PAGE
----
Introduction to Medicare

Medicare is the federal health insurance program for people who are 65 or older, certain younger people with disabilities, and people with End-Stage Renal Disease (permanent kidney failure requiring dialysis or a transplant, sometimes called ESRD).

Who qualifies for Medicare?

You qualify at age 65 or older if…

  • You are a US Citizen or permanent legal resident
  • You or your spouse have worked long enough to be eligible for Social Security or Railroad Retirement benefits
  • You are or your spouse is a government employee or retiree who has not paid into Social Security but has paid Medicare payroll taxes while working

You may qualify under age 65 if…

  • You have been entitled to Social Security disability benefits for at least 24 months
  • You have amyotrophic lateral sclerosis (Lou Gehrig’s Disease)
  • You receive a disability pension from the Railroad Retirement Board and meet certain conditions
  • You have end stage renal disease (permanent kidney failure)

What is the difference between Medicare Part A and B

Medicare Part A (Hospital Insurance) Medicare Part B (Medical Insurance)
Part A covers: Part B covers:
  • Hospital Stays
  • Skilled Nursing Care
  • Home Health Care
  • Hospice Care
  • Doctors’ Services
  • Outpatient Medical/Surgical Services
  • Diagnostic Tests
  • Outpatient Therapy
  • Most people don’t pay a monthly premium for Part A
  • Medicare Part B is Medial Insurance to cover medically necessary services like doctor visits and outpatient care.

How much does Part B cost?

Part B premiums

You pay a premium each month for Part B. Your Part B premium will be automatically deducted from your benefit payment if you get benefits from one of these:

  • Social Security
  • Railroad Retirement Board
  • Office of Personnel Management

If you don’t get these benefit payments, you’ll get a bill.

Most people will pay the standard premium amount. If your modified adjusted gross income is above a certain amount, you may pay an Income Related Monthly Adjustment Amount (IRMAA). Medicare uses the modified adjusted gross income reported on your IRS tax return from 2 years ago. This is the most recent tax return information provided to Social Security by the IRS.

The standard Part B premium amount in 2019 is $135.50. Most people will pay the standard Part B premium amount. If your modified adjusted gross income as reported on your IRS tax return from 2 years ago is above a certain amount, you’ll pay the standard premium amount and an Income Related Monthly Adjustment Amount (IRMAA). IRMAA is an extra charge added to your premium.

If your yearly income in 2017 (for what you pay in 2019) was

File individual tax return File joint tax return File married & separate tax return You pay each month (in 2019)
$85,000 or less $170,000 or less $85,000 or less $135.50
above $85,000 up to $107,000 above $170,000 up to $214,000 Not applicable $189.60
above $107,000 up to $133,500 above $214,000 up to $267,000 Not applicable $270.90
above $133,500 up to $160,000 above $267,000 up to $320,000 Not applicable $352.20
above $160,000 and less than $500,000 above $320,000 and less than $750,000 above $85,000 and less than $415,000 $433.40
$500,000 or above $750,000 and above $415,000 and above $460.50

 

You can elect to participate in a Medicare Advantage Plan Part C and Medicare Prescription Drug Coverage Part D or a Medicare Supplement (Medigap) Plan.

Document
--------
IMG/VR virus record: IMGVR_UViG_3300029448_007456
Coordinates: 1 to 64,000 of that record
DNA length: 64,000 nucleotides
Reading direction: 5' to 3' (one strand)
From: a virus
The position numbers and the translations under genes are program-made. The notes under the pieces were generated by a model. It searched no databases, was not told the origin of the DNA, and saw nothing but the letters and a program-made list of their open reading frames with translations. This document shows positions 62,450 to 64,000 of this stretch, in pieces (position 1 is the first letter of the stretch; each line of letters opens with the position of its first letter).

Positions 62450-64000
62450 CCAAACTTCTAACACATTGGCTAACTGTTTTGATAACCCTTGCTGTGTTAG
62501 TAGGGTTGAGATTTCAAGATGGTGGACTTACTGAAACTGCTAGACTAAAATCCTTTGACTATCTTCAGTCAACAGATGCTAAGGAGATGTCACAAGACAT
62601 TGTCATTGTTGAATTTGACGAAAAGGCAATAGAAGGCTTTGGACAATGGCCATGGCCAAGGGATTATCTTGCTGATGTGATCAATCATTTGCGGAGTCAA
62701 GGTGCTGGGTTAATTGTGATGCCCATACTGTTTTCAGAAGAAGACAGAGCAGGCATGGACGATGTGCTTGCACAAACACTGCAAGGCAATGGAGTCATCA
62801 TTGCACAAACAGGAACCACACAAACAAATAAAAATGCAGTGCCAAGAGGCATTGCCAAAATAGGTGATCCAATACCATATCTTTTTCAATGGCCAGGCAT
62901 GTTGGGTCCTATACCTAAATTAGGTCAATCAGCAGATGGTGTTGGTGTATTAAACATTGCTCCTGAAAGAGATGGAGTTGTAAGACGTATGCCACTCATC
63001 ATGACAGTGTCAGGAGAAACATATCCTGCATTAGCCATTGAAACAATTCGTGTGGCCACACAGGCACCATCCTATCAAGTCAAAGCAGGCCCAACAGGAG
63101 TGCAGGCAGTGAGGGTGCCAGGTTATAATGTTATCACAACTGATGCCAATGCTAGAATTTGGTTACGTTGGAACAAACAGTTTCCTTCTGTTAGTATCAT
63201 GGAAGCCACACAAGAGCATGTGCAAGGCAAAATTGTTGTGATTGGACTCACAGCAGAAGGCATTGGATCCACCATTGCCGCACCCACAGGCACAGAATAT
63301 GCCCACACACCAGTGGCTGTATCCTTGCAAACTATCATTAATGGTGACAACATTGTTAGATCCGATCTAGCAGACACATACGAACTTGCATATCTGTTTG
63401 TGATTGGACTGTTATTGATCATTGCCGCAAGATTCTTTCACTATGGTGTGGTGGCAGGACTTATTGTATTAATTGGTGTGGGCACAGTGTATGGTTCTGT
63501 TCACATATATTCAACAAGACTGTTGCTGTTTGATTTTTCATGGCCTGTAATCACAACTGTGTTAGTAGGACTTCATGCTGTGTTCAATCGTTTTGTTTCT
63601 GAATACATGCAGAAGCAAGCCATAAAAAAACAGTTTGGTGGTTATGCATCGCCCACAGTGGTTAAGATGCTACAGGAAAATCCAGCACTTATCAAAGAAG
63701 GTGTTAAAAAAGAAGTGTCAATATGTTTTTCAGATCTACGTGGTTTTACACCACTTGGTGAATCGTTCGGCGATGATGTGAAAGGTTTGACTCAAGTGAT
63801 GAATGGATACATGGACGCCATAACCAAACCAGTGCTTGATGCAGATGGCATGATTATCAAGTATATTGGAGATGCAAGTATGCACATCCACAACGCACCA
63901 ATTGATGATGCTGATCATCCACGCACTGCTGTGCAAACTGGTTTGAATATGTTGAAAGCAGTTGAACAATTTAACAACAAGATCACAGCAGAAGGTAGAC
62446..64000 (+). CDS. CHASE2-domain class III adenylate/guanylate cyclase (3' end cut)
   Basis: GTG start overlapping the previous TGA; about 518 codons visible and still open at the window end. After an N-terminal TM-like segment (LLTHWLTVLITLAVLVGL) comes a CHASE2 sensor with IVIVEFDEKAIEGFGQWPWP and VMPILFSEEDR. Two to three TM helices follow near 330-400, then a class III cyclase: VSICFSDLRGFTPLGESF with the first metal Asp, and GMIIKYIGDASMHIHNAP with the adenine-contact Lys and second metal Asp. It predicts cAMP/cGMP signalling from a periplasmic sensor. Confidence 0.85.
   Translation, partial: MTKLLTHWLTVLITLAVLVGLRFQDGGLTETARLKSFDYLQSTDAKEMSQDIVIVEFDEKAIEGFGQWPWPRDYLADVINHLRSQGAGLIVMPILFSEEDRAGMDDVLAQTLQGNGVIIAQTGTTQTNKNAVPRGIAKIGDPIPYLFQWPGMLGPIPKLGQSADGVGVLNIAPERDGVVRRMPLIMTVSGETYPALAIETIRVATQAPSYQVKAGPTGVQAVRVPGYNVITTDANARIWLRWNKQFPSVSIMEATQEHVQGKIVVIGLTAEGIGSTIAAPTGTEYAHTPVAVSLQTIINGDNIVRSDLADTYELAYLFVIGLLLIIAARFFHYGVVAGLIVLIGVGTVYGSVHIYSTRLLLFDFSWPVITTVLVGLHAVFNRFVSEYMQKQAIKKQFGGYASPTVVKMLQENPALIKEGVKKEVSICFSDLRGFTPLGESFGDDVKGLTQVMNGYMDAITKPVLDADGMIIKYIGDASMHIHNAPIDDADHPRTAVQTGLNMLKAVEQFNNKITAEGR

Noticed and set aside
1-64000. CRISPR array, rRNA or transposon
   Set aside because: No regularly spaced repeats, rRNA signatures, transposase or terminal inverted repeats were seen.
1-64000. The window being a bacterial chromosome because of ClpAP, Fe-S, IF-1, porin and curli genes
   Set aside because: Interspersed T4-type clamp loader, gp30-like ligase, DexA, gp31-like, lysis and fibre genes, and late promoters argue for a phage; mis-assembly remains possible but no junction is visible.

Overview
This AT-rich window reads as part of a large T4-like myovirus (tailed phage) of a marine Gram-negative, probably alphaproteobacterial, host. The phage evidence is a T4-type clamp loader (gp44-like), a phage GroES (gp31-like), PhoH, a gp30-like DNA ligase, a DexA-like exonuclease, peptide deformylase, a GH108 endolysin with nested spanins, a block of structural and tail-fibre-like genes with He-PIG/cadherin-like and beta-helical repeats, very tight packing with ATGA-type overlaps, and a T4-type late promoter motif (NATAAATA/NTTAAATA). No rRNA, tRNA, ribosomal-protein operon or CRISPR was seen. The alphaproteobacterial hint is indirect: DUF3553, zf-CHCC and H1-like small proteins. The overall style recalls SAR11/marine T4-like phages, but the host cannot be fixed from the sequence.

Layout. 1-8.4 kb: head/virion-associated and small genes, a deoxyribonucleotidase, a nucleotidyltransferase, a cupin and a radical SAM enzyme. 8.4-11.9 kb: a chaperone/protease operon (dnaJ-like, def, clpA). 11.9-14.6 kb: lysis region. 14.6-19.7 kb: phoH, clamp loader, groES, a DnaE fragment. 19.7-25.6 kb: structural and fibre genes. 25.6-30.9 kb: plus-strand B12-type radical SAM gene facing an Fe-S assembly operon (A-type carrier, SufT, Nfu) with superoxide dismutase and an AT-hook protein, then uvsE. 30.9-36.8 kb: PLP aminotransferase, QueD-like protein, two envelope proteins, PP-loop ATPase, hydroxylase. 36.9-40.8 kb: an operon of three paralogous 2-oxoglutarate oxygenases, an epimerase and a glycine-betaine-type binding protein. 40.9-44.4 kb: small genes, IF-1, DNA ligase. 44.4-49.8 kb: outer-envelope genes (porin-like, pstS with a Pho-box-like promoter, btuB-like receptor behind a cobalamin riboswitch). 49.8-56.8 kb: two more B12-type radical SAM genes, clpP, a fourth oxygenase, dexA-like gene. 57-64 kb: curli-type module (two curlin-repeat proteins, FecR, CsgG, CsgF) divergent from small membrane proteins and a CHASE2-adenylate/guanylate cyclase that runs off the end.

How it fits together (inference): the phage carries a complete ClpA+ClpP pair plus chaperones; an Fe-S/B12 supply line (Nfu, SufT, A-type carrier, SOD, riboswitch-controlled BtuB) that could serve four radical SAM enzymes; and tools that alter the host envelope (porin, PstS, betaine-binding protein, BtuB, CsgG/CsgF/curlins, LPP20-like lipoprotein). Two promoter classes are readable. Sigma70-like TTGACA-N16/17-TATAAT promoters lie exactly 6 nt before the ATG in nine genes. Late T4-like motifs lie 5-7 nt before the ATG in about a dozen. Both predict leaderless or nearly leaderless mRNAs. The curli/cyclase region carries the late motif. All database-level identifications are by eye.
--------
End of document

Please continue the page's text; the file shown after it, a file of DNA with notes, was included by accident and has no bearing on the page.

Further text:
Medicare Advantage Plans

You can choose different ways to get the services covered by Medicare. Depending on where you live, you may have different choices. In most cases, when you first get Medicare, you are in the Original Medicare Plan. Or, you may want to consider a Medicare Advantage Plan (like an HMO or PPO) that provides all your Part A, Part B, and often Part D (Medicare Prescription Drug) coverage. You make a choice when you are first eligible for Medicare. Each year you can review your health and prescription needs and switch to a different plan during the annual enrollment period between October 15th and December 7th to be effective January 1st.

Medicare Advantage Plans are health plan options that are approved by Medicare but run by private companies. They are part of the Medicare Program, and sometimes called “Part C.” When you join a Medicare Advantage Plan, you are still in Medicare. As long as you have both Part A and Part B, items covered by Part A and Part B are covered whether you have the Original Medicare Plan, or you belong to a Medicare Advantage Plan (like an HMO or PPO).

Part D – Prescription Drug Coverage

Medicare Prescription Drug Plans are offered by insurance companies and other private companies approved by Medicare.

Medicare prescription drug coverage is insurance that covers both brand-name and generic prescription drugs at participating pharmacies in your area. Medicare prescription drug coverage provides protection for people who have very high drug costs or from unexpected prescription drug bills in the future.

Medicare Supplement (Medigap) Plans

A Medicare Supplement Insurance (Medigap) policy, sold by private companies, can help pay some of the health care costs that Original Medicare doesn’t cover, like copayments, coinsurance, and deductibles.

Some Medigap policies also offer coverage for services that Original Medicare doesn’t cover, like medical care when you travel outside the U.S. If you have Original Medicare and you buy a Medigap policy, Medicare will pay its share of the Medicare-approved amount for covered health care costs. Then your Medigap policy pays its share.